For the first time in his career, Claude Giroux merely blended in.

He had never been held without a goal in a Stanley Cup Playoffs — until now.

In a series packed with firepower, Giroux tallied just one assist for one point, his lowest point total ever in 11 career postseason series. The Flyers’ offense sputtered from start to finish, scoring just six goals in six games of a best-of-seven first-round playoff series loss to the Washington Capitals.

It came to an end Sunday at the Wells Fargo Center when the Flyers lost, 1-0 (see game recap).

So did Giroux’s worst playoffs.

“Not good enough,” he said. “You know, I’m pretty frustrated with myself. Got to find a way, doesn’t matter how it is. You’ve got to find a way.”

Giroux didn’t look like his playmaking self, often passive and firing just 10 shots on goal in the series.

It brought up the inevitable question: was he playing injured?

“No,” he said. “Everybody has little bruises here and there but I’m good.”

The Flyers’ captain entered this postseason with 61 points (23 goals, 38 assists) in 57 career playoff games. His previous low point total for a postseason came in his rookie season when he had five (two goals, three assists) in six games.

Combine Giroux’s struggles with those of the entire Flyers offense and it’s a wonder how the orange and black lasted six games with the NHL’s best.

Giroux, Wayne Simmonds, Brayden Schenn and Jakub Voracek — the Flyers’ four leading scorers during the regular season — finished the series with a combined six points and one goal.

Three Capitals finished with at least six points apiece — Nicklas Backstrom (seven), Marcus Johansson (six) and John Carlson (six). Alex Ovechkin also recorded five.

Washington head coach Barry Trotz trusted his matchups and was rewarded.

“I think we challenged our top guys,” he said. “We were OK with the Backstrom-Giroux head-to-head. I think the [Karl Alzner-Matt Niskanen] pair had an outstanding series, as well as [Brooks] Orpik early in the series.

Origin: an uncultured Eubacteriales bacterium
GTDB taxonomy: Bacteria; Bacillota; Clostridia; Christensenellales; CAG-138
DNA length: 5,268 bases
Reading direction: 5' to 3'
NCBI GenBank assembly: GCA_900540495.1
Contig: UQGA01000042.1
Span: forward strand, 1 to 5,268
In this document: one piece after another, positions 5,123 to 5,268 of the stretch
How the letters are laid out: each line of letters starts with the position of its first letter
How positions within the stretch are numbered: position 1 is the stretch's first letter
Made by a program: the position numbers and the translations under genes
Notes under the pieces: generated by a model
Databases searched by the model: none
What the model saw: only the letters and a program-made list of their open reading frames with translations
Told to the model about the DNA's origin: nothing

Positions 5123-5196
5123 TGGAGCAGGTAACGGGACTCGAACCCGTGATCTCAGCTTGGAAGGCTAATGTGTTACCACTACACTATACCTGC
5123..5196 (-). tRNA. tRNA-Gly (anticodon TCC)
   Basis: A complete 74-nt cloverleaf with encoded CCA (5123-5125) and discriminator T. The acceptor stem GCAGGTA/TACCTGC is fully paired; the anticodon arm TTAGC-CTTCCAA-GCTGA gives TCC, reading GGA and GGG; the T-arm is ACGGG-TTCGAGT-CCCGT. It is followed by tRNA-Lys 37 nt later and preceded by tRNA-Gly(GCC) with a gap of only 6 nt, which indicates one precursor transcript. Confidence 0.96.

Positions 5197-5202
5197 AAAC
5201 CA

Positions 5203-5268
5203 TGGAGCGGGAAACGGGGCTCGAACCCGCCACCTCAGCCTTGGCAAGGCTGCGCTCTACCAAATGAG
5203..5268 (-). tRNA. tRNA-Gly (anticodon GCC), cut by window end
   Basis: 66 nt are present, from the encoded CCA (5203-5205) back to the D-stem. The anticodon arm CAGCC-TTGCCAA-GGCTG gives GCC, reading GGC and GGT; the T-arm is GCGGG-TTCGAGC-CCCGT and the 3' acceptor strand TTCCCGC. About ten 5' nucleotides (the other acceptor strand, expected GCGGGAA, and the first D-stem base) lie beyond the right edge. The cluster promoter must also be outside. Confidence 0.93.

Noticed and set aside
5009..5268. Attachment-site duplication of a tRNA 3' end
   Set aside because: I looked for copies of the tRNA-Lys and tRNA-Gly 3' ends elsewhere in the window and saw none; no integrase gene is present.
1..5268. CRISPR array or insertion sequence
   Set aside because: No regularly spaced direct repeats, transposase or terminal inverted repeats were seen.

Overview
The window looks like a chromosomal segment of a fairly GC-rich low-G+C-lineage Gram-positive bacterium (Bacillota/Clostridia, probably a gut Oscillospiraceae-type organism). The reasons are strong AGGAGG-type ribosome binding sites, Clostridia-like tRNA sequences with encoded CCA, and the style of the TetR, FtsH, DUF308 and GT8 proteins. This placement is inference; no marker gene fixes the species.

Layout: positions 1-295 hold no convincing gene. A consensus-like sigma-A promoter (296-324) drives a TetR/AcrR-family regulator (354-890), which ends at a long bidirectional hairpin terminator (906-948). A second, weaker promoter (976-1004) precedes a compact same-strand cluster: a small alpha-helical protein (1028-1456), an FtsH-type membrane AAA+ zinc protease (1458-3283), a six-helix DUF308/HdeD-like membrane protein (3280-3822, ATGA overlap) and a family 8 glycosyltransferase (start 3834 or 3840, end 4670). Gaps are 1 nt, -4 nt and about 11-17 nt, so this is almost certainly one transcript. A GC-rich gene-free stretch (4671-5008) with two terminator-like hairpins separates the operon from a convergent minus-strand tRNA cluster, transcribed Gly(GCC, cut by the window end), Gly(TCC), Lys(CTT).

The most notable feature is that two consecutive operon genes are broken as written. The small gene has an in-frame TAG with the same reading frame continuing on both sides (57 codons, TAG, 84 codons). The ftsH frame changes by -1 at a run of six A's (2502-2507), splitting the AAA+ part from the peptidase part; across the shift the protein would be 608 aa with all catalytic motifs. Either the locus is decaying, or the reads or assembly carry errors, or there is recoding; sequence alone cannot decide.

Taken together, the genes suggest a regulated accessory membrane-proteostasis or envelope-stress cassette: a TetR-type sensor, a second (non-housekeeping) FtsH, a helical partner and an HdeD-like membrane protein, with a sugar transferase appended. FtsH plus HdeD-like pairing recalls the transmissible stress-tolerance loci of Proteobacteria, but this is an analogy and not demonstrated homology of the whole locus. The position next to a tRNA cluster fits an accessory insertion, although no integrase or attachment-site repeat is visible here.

“We were very comfortable with most of the matchups, that’s why I don’t think you saw them change. And that was a challenge to our top guys. Our top guys go head-to-head and we were hoping our depth and special teams would be the difference-maker for us.”

What he hoped for is what transpired.

The Capitals had nine players compile multiple points in the series compared to the Flyers’ four. While the Flyers' power play never got on track and went 1 for 24 in the series (see story), the Capitals' man advantage finished 8 for 27.

“Claude Giroux and Wayne Simmonds and Voracek and Schenn, they’re not an easy group to shut down,” Trotz said. “So it was good on us for getting them shut down, but at the same time, it was not an easy task.”

The Flyers scrapped and clawed to the make the playoffs and qualified on April 9, the second-to-last day of the regular season. The Capitals coasted, clinching at Game 69 on March 15.

The Flyers may have been running on empty.

“It’s been a hard push for us. We haven’t been able to take our foot off the gas, but there won’t be one guy in our room that rests on that,” Flyers head coach Dave Hakstol said. “We came into this series to win the series. We came into today’s game to win Game 6 and move on to Game 7. We came up short of that.”

With his top line, Hakstol said it’s beyond numbers.

“I guess the easiest way to look at it is you look at stats, right? I don’t buy that,” he said. “Those guys were our leaders and they played extremely hard throughout the series. Sure, the results aren’t exactly what they would want and as the end result for our team with a loss tonight is not the result that we wanted, but those guys have been absolute warriors for us.”